But strictly speaking, Mohenjo- daro has not as yet produced evidence of any continuous city wall around this high mound, which is almost a parallelogram in shape. However, the south-west corner does show a salient that looks as though it is concealing a tower. A series of towers were actually found in the south-east corner of the 1950 excavations.

These square towers, which are of solid brick, except the earliest which showed slots for timber beams, were meant to strengthen this corner. But the walls on the north and the west do not continue to any great length. What was taken to be a ‘parapet wall’ by Wheeler may be a curtain wall between two towers. Further to the north the later floods penetrated deep into the mound and partly separated the northern half from the southern. In the southern half one important building has been exposed. It consists of a pillared hall with a platform on the southern side corresponding to a later Iranian type of apadana.

ancient city of harappa

Indus valley Harappan civilization

The buildings of the citadel mound of Mohenjo- daro can be compared with what remains at the citadel of Harappa, where the fortification walls were traced in the 1946 excavation.43 Unfortunately the structures within the citadel are poorly preserved but outside to the north three types of buildings were found. The first is a granary consisting of a series of six storerooms in two rows on either side of a corridor. To its south is another group of circular platforms meant for threshing corn. Still further is a series of two-roomed houses of utili- tarian type and hence taken to be workmen’s quarters. These buildings at Harappa make a different setting from what we have seen at Mohenjo- daro.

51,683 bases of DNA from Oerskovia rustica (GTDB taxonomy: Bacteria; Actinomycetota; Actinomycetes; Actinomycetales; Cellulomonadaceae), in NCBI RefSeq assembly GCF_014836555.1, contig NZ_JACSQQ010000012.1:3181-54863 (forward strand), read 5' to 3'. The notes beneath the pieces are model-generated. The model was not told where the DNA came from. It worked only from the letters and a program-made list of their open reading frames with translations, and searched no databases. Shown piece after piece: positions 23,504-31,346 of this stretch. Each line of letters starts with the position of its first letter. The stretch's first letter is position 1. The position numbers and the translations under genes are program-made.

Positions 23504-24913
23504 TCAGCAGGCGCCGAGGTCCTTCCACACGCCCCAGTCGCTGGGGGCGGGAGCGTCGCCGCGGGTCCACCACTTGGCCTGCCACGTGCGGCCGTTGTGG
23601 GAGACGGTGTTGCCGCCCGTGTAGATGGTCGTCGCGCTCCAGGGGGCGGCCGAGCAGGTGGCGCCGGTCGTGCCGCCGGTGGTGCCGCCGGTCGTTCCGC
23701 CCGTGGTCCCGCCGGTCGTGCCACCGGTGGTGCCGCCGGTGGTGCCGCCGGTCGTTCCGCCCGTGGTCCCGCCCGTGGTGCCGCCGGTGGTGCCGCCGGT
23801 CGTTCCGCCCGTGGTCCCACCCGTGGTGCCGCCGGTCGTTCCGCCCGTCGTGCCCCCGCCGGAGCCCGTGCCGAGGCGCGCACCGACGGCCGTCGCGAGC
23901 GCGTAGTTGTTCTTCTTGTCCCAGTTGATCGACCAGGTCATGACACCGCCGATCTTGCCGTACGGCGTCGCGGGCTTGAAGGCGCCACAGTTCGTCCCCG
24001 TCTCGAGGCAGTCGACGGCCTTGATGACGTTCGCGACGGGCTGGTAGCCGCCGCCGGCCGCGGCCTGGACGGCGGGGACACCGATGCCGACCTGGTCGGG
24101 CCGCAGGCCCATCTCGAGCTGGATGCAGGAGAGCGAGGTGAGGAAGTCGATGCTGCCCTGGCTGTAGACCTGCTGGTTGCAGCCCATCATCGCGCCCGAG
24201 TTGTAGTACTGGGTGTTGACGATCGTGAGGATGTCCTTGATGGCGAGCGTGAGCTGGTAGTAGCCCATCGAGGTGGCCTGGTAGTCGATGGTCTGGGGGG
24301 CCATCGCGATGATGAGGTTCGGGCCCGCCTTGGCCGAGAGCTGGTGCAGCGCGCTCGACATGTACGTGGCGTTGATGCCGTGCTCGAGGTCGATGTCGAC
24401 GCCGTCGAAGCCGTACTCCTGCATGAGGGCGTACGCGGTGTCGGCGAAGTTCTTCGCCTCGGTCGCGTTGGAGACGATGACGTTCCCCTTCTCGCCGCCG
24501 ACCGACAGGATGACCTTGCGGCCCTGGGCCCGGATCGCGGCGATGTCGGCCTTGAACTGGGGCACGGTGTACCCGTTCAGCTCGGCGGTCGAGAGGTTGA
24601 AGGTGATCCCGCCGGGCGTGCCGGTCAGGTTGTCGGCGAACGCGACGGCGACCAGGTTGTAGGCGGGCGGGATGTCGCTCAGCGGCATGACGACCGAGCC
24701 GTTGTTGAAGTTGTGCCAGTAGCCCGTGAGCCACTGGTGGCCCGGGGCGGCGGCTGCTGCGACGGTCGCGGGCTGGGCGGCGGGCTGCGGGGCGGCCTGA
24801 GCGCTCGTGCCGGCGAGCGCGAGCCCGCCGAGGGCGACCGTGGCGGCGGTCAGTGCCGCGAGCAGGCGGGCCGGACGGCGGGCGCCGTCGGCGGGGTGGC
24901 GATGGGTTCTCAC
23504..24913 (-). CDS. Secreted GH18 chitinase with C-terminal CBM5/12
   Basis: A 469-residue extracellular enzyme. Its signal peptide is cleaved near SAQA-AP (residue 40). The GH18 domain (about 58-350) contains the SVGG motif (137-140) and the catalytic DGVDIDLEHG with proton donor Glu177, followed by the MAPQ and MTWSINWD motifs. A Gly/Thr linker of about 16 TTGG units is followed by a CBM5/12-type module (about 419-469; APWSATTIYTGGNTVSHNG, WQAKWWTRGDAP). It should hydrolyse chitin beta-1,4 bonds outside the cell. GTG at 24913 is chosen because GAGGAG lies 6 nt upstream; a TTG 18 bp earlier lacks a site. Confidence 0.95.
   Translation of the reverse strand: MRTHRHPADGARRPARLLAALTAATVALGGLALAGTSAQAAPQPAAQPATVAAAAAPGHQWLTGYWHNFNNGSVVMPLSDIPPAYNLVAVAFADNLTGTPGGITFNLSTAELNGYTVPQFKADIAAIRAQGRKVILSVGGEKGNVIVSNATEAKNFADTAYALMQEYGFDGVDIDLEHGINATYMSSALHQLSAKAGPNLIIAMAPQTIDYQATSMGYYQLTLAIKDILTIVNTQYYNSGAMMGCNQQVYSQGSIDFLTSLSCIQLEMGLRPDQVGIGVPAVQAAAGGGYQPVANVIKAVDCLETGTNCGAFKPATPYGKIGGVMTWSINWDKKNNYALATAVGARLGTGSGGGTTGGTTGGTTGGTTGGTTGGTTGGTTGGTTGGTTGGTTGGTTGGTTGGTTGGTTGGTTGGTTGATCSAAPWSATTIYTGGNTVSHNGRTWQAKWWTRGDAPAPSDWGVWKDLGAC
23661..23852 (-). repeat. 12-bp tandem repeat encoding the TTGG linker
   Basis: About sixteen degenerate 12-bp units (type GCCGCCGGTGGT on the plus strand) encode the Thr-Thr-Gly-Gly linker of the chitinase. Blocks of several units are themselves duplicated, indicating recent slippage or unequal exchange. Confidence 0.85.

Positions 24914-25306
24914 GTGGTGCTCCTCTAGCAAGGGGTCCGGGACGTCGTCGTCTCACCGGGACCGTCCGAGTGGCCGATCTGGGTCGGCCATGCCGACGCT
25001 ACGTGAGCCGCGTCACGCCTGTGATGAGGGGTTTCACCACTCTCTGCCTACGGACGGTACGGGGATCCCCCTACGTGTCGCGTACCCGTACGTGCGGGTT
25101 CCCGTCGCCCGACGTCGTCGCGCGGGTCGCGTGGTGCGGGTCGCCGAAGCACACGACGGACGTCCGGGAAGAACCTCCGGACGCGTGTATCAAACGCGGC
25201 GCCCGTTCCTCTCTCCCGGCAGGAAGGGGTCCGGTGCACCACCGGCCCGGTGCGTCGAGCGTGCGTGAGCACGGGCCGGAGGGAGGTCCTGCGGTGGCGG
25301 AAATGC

As far as the ‘lower town’ is concerned, Mohenjo- daro presents a good example, where S. Piggott built up a pattern of a series of blocks of houses arranged in a grid-iron system.

The idea of such blocks can be easily conceived from the system of housing units, which have a central open courtyard with living rooms along the sides in the oriental style, the main door opening on to a lane with a wall provided near the door. The houses, which are simple and plastered with mud, also had second storeys. Some had latrines with seats on the ground floor. Attempts have been made to recognize in the structure some temple, palace, inn and industrial quarters. But except for the potter’s area of a later period, recognition of quarters for specialized crafts has so far not been successful.

The daily life and culture of the people who lived there.

While much is still unknown about the people who lived in Mohenjo Daro and Harappa, archaeologists have uncovered some clues about their daily life and culture. For example, they have found evidence of a writing system, which suggests that the people were literate. They also discovered figurines and other artifacts that suggest the people had a rich artistic tradition. Additionally, the cities were likely centers of trade and commerce, with goods like cotton, pottery, and jewelry being produced and exchanged.